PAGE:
Disneyland is a meticulously crafted illusion, in which the tiniest details transport guests into the past, the future, or a land of fantasy.
Then those guests enter the restroom, where an ordinary collection of toilets and sinks snap them out of the magic.
Disneyland’s new Star Wars land, Galaxy’s Edge, takes restrooms seriously. It’s hard to keep lavatories “in character” at theme parks. In the United States, laws regulate the design of restrooms available to a business’ customers. They influence everything: the number of sinks, the upkeep of toilets, the material of the floors, the accessibility of the restroom itself, and plenty more. As a result, theme parks — Disney included — tend to keep restrooms simple, even if that briefly breaks the illusion of being somewhere beyond the real world.
During a press preview of Galaxy’s Edge at Disneyland, I had a chance to tour the restrooms, which are located on the map below:
They feel like restrooms I’d find on a rough and tumble settlement at the edge of the galaxy, which is a weird thing to say considering fiction has given so few examples of what a space bathroom might even look like.
Even though the restroom is immaculately clean, there’s an intentional griminess to the art direction. The floor and walls, brand new, have been modified to look dozens of years old. The mirror is a little foggy and crusty. I may have been the first person to take a restroom selfie at Galaxy’s Edge. Truly, this will be my legacy.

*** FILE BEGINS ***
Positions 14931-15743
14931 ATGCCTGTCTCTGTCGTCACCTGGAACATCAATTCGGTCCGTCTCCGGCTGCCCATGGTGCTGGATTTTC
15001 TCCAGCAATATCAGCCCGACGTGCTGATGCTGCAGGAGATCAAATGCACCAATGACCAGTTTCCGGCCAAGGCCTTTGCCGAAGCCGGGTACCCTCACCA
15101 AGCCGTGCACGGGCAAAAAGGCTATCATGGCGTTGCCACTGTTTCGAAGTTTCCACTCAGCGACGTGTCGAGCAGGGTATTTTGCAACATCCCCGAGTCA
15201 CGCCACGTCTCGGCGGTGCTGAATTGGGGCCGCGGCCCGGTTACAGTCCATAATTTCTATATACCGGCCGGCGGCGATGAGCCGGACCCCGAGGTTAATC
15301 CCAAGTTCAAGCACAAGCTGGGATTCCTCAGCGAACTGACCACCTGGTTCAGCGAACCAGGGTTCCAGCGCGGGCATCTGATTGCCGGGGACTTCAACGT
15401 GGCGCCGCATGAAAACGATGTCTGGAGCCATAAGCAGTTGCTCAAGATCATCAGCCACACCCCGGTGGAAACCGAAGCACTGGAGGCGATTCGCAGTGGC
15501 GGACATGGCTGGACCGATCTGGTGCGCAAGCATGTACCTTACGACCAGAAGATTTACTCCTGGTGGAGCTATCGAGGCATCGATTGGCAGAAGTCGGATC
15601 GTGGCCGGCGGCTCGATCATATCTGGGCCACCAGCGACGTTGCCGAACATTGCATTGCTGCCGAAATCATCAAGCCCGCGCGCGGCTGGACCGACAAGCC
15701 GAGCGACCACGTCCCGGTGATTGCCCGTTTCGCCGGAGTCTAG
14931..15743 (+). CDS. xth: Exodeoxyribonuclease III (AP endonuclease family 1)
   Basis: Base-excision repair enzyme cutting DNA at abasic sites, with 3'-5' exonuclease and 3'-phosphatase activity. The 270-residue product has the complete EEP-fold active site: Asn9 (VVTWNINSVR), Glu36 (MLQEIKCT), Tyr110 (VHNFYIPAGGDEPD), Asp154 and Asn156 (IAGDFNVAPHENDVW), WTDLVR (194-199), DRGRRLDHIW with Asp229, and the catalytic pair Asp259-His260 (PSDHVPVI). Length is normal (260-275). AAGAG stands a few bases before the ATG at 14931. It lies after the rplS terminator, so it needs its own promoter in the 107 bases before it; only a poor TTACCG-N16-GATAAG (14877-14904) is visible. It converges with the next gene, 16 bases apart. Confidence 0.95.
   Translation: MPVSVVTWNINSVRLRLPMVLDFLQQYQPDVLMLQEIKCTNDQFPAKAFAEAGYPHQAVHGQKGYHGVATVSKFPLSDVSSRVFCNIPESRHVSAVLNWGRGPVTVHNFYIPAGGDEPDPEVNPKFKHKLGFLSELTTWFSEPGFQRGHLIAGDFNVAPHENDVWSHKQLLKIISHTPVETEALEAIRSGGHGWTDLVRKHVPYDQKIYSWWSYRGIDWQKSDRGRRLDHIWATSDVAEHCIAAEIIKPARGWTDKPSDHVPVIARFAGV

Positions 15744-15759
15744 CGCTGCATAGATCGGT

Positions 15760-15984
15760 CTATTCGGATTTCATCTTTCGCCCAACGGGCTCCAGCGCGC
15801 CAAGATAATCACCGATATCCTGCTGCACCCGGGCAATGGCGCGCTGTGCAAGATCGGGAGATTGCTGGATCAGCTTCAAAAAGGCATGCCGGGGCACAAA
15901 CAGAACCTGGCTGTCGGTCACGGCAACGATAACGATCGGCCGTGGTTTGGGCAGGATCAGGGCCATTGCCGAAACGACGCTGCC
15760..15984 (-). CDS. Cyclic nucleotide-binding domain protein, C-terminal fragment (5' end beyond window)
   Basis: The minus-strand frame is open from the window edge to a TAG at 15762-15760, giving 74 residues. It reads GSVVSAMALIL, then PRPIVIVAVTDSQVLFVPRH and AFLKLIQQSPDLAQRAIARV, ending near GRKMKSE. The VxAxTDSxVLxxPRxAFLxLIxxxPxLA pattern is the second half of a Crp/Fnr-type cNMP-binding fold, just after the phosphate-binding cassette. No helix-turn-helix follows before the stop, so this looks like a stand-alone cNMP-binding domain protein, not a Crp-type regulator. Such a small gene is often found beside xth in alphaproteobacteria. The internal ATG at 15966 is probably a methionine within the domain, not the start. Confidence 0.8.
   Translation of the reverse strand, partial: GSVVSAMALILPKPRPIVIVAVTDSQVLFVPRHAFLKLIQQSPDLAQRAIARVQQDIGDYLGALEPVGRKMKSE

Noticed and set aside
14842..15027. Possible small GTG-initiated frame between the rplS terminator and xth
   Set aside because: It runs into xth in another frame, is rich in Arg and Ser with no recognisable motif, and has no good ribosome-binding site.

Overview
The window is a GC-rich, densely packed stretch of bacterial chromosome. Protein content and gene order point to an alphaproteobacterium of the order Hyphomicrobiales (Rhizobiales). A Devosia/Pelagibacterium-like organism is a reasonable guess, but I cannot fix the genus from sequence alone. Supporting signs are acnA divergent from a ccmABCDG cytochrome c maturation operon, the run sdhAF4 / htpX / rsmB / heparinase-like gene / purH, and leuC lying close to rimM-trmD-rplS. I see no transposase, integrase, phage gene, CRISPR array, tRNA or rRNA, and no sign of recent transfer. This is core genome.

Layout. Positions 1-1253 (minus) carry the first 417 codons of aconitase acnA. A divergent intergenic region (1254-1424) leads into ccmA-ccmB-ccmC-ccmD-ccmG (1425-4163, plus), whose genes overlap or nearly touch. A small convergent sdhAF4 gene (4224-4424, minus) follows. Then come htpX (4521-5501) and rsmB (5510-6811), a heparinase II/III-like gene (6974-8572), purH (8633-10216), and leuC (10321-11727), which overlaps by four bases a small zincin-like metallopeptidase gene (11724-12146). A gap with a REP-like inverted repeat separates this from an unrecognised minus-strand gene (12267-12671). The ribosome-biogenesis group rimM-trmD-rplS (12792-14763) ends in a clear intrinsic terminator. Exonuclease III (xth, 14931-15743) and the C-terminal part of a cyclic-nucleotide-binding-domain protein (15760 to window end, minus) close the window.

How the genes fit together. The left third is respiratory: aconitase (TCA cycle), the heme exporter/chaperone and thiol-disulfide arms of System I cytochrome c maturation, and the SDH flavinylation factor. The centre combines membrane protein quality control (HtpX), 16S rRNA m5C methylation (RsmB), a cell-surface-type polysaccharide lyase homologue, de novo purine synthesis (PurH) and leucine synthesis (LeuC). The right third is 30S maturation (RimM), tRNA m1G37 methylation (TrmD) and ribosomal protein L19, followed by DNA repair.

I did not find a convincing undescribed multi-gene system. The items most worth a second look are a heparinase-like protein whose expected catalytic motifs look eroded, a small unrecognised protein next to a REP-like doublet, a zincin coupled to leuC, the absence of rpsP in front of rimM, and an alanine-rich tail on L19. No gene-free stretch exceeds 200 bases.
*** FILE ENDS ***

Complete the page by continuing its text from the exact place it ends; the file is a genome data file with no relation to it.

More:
This particular restroom doesn’t have front doors, and the sinks are long communal troughs. The design has a “public restroom on an Outer Rim budget” vibe.
The restrooms still have some pieces of the real-world, as they should. For example, folks should be able to properly dispose of their sharps. I especially liked the baby changing station; some designer got to art direct the required signage.
I spoke with Matt Martin, a creative executive for Lucasfilm’s story group, to learn how they fit the restroom into the Star Wars universe.
“There’s not a literal story in [the restrooms],” said Martin. “It just has a visual story. But yeah, it was definitely considered.
“I remember sending over reference of Star Wars bathrooms. The Batuu bathrooms don’t fit with what we’ve really seen so far. Rebels had a bathroom, but it was inside of a ship — it was not exactly the same as the inside of a smuggler outpost. But they definitely looked at reference for the bathrooms. They thought of everything.”